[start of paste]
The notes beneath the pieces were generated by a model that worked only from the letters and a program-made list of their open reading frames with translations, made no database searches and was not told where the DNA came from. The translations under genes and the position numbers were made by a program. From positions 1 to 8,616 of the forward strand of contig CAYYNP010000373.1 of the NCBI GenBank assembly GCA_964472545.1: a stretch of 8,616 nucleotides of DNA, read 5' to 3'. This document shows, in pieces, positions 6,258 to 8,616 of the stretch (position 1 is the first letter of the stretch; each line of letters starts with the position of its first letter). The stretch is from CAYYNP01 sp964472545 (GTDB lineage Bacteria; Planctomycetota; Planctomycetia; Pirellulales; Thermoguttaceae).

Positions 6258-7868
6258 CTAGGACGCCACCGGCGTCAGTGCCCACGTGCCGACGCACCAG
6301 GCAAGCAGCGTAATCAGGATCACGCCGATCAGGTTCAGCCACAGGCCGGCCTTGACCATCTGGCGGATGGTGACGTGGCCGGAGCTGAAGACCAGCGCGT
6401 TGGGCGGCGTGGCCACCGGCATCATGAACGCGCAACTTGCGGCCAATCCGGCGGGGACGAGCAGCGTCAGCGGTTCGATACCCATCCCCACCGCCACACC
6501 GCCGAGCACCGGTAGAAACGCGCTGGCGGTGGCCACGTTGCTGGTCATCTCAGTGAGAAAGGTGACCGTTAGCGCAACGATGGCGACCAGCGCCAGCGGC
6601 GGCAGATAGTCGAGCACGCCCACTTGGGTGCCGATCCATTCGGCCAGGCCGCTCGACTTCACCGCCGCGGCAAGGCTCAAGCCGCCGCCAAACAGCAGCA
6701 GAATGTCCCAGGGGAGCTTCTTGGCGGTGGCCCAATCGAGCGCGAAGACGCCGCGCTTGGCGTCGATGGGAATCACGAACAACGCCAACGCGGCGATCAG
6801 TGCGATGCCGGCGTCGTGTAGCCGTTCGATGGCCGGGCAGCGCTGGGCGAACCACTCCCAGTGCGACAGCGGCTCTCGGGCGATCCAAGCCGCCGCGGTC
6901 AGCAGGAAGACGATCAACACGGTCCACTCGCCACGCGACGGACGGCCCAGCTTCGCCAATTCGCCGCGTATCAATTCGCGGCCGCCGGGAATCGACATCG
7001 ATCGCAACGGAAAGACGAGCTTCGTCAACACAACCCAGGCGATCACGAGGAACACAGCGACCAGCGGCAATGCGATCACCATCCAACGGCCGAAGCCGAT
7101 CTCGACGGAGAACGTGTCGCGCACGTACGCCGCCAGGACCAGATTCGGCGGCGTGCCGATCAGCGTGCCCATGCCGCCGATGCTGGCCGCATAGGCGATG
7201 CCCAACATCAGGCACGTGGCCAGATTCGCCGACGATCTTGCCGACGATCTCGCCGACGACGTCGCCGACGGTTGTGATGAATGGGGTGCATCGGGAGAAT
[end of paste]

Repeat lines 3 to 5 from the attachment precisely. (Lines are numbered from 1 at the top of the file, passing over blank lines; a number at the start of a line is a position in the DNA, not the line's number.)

6258 CTAGGACGCCACCGGCGTCAGTGCCCACGTGCCGACGCACCAG
6301 GCAAGCAGCGTAATCAGGATCACGCCGATCAGGTTCAGCCACAGGCCGGCCTTGACCATCTGGCGGATGGTGACGTGGCCGGAGCTGAAGACCAGCGCGT
6401 TGGGCGGCGTGGCCACCGGCATCATGAACGCGCAACTTGCGGCCAATCCGGCGGGGACGAGCAGCGTCAGCGGTTCGATACCCATCCCCACCGCCACACC